Just a few days after the cast of “All My Children” were given the news that it would not be returning for a second season, Prospect Park has come under fire yet again. The production company filed a new-amended complaint against ABC seeking $95 million in damages. In April of this year, Prospect Park sued ABC by claiming the alphabet network sabotaged the reboot of “One Life to Live,” and in turn, killed off core characters.
In this new amended complaint, it stated that ABC schemed to create a “mega soap.”
Not long after Prospect Park was compelled to suspend an early launch of the
online series, ABC asked to “borrow” certain OLTL characters for use on ABC’s
remaining soap, General Hospital (“GH”), in a limited and short-term capacity. ABC
promised consultation, script approval, and expressly swore not to do any damage to
the “canon” of OLTL. Yet, even before the ink dried on the parties’ agreement, ABC
began unilaterally changing key storylines and themes, literally killing some OLTL
characters and deeply integrating others into the GH landscape, all to create a mega
soap of GH behind Prospect Park’s back. The changes bewildered and alienated longtime OLTL fans. ABC even went so far as to induce the actors who had been playing
some of the more popular characters on OLTL to sign secret, exclusive, multi-year
contracts with ABC ― all without a word to Prospect Park.
Both “AMC” and “OLTL” premiered on HULU and on iTunes on April 29, 2013. The shows were first announced that they were brought back to life in September 2011, only for it to be pushed back to a 2013 launch.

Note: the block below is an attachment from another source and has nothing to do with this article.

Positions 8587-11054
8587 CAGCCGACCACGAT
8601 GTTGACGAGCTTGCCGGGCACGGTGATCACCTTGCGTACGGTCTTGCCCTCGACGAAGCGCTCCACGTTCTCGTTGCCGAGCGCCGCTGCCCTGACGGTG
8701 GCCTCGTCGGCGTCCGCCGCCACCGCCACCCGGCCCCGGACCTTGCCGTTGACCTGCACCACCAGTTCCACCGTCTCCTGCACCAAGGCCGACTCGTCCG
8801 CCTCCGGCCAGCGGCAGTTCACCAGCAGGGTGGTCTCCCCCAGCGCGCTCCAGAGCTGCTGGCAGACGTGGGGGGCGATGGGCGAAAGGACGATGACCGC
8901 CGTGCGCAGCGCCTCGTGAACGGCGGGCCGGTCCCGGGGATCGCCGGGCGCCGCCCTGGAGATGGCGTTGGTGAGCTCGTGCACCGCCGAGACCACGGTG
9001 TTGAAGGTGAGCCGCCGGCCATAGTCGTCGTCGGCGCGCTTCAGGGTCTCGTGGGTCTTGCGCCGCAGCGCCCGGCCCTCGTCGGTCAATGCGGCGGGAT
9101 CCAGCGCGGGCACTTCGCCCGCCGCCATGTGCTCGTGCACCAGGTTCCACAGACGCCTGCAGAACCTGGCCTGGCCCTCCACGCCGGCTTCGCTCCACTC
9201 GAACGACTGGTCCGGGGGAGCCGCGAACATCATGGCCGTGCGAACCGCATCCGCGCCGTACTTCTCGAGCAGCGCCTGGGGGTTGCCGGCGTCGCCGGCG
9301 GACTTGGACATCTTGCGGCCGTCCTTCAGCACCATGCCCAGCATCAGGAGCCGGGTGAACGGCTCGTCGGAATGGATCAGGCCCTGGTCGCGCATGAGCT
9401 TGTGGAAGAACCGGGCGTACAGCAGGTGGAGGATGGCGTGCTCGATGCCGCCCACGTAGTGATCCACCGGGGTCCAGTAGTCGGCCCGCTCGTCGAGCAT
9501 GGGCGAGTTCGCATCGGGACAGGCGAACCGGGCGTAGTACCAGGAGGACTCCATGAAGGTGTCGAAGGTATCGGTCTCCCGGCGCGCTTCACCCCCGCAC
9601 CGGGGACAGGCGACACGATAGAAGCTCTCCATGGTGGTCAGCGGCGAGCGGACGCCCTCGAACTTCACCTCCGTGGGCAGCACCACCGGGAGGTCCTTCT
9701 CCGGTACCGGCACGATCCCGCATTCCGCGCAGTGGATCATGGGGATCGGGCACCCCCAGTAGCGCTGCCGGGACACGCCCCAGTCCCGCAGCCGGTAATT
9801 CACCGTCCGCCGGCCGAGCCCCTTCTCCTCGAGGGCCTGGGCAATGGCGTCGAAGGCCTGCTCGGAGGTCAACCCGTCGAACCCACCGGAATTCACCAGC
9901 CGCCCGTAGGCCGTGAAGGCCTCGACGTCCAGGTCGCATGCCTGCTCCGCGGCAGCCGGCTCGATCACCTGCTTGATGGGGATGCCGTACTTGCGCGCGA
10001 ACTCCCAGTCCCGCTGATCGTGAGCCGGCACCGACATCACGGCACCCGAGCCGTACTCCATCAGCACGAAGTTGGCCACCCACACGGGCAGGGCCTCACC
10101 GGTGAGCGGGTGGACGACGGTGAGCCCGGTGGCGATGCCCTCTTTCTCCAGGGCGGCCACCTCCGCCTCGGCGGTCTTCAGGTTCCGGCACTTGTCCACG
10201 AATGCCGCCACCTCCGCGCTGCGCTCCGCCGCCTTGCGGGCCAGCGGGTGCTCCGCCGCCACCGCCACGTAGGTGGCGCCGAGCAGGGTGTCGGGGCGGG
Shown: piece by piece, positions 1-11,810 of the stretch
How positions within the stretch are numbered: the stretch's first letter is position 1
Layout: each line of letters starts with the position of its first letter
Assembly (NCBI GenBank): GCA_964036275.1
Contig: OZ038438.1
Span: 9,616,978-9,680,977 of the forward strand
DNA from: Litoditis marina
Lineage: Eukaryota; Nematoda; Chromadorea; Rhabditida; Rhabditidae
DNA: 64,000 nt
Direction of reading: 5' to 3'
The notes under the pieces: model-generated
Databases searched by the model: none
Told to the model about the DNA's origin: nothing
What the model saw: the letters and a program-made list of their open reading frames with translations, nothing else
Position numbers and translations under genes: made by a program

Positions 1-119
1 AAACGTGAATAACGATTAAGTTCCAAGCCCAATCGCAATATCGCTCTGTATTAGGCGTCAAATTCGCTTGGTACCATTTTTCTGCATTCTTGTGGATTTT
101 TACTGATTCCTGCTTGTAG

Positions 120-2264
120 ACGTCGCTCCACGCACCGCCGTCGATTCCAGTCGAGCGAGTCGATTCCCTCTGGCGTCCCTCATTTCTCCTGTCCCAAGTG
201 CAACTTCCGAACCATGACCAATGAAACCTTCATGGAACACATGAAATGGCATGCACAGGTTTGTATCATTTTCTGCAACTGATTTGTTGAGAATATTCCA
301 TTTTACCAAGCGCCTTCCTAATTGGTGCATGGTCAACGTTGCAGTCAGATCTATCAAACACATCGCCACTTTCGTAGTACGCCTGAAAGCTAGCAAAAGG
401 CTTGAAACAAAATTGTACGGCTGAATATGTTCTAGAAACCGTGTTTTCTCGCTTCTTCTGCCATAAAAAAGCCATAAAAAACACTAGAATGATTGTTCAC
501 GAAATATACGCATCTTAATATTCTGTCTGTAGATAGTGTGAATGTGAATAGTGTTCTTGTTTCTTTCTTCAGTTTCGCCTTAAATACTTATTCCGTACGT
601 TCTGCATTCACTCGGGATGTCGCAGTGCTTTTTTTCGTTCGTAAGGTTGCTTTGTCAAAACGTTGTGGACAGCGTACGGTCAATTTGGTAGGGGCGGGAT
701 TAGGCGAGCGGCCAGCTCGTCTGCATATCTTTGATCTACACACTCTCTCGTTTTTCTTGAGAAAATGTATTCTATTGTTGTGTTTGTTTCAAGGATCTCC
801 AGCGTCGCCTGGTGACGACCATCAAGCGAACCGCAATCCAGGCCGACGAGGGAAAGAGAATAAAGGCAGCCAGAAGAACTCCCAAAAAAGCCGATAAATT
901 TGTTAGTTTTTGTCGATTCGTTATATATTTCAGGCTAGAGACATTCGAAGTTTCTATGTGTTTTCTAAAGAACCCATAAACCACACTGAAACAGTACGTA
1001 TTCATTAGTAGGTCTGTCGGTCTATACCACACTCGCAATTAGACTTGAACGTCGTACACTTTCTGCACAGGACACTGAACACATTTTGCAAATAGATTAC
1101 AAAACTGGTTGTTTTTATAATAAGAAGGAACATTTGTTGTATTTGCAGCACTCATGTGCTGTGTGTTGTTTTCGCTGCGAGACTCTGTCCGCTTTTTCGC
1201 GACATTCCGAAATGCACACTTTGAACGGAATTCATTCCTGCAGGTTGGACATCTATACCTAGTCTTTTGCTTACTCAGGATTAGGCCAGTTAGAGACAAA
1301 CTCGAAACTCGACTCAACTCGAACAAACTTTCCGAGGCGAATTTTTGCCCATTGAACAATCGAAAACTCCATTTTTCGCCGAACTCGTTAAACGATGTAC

The amended claim also stated that Roger Howarth, Kristen Alderson, and Michael Easton had signed exclusive multi-year confidential deals with “General Hospital” on ABC, which were unbeknownst to Prospect Park.
Prospect Park requested ABC’s assistance and good faith efforts to help Prospect Park engage the OLTL actors. On January 18, 2013, ABC committed to provide this support. ABC never mentioned that it already had these actors under exclusive, long-term contracts with GH and therefore held the reins to Prospect Park’s success. To the contrary, ABC, through Michael Patterson, painted a much different picture:
“[W]e are under no obligation nor do we have any power to
make the actors available to Prospect Park. That is up to
Prospect Park to make those deals. The actors[’]
availability is between PP and the actors.
ABC/GH will use good faith efforts to help PP hire the
actors to perform the roles on OLTL. We can encourage and
express our desire that they do the PP deal, but ultimately it
is their decision.”
To read the full complaint that was first posted on The Hollywood Reporter, click HERE.